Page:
Family Homes: Not an Investment or a Commodity

To state the obvious, homeowners like it when property values begin to rise. When a home’s value increases, so does the owner’s wealth. However, when this happens, more and more people begin to view real estate, including family homes, as a form of investment—but this isn’t necessarily a good thing.

Why is that? Because when family homes are treated as investments, they begin to behave like investments—which means volatility can enter the picture.

Price Volatility in the Housing Market

There’s nothing more disruptive to the housing market than price volatility. Yes, the upswings in price can be exciting—but the downswings can be devastating. For some families, they can even be ruinous.

When your home suddenly plummets in value, it’s not just financially draining. It’s emotionally draining, too. One day you think you’re sitting on a plush investment, only for it to crumble the next day. This is something that most homeowners would rather not ever have to experience.

But if the downswings are potentially ruinous, the upswings aren’t that much better. They can create unsustainable levels of borrowing and of consumer spending, only for the inevitable downswing to lead to a glut of foreclosures and bankruptcies.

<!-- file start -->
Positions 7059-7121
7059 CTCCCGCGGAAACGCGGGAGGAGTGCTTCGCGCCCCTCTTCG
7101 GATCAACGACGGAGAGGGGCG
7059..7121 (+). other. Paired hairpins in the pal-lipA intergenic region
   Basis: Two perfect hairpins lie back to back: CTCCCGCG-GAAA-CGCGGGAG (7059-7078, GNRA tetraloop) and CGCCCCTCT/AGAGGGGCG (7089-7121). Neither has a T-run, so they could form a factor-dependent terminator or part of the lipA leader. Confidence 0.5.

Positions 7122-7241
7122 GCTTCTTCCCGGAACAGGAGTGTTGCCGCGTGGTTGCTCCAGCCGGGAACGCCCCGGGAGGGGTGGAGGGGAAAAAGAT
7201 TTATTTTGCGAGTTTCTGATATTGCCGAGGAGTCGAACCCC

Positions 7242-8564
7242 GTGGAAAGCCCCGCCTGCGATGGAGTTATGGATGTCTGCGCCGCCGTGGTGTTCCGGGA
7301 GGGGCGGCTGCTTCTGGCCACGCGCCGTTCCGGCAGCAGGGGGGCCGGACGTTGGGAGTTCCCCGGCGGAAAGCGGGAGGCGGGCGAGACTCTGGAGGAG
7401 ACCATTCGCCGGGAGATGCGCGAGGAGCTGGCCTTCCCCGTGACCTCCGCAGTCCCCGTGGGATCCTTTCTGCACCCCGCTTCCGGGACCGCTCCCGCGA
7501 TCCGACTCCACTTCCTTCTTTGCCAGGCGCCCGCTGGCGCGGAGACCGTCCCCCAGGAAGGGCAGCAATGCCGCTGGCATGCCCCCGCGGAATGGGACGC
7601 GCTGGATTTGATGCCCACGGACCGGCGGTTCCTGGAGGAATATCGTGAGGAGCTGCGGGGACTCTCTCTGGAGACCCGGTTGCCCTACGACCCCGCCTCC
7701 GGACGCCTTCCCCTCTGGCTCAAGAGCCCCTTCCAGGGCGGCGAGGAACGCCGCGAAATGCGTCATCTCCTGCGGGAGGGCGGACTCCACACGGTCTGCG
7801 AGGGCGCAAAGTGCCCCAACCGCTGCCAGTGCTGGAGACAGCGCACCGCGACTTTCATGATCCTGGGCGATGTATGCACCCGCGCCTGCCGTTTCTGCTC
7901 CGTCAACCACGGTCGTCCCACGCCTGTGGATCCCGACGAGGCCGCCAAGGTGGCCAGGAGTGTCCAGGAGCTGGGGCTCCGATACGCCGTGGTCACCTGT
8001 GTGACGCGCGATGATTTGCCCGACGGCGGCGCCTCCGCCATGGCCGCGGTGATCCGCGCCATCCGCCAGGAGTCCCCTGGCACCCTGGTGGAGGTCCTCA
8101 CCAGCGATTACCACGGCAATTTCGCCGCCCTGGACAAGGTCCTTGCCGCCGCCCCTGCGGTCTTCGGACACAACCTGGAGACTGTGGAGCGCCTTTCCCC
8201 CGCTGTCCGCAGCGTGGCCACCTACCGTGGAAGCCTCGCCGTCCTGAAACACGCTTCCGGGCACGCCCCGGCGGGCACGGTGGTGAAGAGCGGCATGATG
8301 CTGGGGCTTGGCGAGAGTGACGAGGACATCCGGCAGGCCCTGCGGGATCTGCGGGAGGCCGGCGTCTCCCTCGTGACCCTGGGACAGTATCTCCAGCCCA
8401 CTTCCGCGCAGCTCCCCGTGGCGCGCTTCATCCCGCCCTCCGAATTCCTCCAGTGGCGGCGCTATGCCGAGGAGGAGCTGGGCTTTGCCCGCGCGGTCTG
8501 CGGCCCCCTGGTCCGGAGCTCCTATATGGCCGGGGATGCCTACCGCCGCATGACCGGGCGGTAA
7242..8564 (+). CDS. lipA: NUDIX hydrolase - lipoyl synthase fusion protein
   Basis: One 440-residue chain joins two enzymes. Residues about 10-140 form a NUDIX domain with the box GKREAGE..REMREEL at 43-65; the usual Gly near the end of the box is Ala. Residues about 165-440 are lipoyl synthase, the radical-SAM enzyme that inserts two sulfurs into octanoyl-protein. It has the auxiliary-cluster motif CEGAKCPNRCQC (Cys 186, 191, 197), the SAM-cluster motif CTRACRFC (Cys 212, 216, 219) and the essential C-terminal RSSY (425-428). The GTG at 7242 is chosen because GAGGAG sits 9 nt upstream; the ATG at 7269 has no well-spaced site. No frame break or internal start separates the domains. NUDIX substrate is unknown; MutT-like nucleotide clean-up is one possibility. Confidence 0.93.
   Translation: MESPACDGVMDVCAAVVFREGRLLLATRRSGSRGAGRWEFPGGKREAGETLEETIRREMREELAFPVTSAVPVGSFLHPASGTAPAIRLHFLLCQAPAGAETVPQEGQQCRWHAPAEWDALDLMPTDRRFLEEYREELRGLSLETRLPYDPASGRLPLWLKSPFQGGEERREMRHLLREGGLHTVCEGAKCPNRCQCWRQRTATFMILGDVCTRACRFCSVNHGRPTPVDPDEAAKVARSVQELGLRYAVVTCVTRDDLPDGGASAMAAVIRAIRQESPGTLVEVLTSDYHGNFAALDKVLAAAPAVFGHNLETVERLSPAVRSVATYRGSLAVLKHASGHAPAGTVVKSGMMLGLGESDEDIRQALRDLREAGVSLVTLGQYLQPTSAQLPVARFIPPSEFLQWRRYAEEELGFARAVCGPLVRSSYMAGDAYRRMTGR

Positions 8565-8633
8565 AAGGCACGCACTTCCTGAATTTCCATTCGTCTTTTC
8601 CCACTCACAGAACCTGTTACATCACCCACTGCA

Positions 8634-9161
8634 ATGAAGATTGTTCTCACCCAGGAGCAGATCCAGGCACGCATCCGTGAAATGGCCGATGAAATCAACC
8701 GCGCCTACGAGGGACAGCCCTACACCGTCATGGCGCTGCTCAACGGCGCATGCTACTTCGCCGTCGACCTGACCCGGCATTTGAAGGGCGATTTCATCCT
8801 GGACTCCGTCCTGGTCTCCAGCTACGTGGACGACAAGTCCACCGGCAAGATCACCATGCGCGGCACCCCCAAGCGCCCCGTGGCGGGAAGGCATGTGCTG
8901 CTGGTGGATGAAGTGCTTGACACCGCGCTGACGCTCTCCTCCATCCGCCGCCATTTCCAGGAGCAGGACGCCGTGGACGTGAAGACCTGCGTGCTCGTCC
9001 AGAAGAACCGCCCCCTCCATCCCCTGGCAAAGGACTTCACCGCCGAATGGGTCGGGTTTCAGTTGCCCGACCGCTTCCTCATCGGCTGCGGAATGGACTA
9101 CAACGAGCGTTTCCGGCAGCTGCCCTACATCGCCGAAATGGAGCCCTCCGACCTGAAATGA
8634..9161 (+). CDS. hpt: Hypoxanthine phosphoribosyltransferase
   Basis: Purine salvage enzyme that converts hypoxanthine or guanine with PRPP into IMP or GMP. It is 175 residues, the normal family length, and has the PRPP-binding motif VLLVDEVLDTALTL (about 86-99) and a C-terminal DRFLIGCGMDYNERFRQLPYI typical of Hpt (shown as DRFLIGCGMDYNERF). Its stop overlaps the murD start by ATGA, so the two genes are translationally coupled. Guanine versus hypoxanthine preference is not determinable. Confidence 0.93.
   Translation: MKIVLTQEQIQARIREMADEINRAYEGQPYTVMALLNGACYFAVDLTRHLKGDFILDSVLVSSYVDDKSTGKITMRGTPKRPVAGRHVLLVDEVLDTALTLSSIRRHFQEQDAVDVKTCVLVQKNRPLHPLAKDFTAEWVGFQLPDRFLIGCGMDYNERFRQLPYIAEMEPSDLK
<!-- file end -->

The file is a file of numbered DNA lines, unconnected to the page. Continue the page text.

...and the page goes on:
The Role of Market Psychology

Market psychology plays a major role in all of this. Markets, after all, reflect the actions of many individuals, and as such they can often be understood in behavioral terms. Consider this basic trajectory:

As the price of real estate drops, the response of the market is denial. This means that, rather than acting to minimize their loss, homeowners double down on their real estate investment.

Then, as denial turns to fear, buyers tend to become angry and desperate to maintain their status.

Ultimately, homeowners will move into “emotional bargaining”—listing their home for a low asking price, for example, or making big home improvements to enhance value and buying appeal.

More and more homeowners decide that they need to sell, that this is their only way out of a bad market. The flip side though, is that there are less buyers in the market, which pushes prices down even further.

You can see how shifts in the market can snowball and become self-fulfilling prophecies. And how in all of this, regular families can be met with financial ruin, all because their homes come to be viewed as commodities to be traded or invested in.

Treating a House Like a House

Certainly, we believe that real estate is a positive investment—a good place to put your money where it might appreciate in value over time. Buying a home can be a great investment in your future.

What we caution against is the viewpoint that family homes are precious commodities, and that it’s beneficial to families or to society as a whole, to act upon every little marketplace shift.

We want to help families get into homes they can afford, and enjoy for a good long time—period. To learn more, reach out to Loan Fleet today.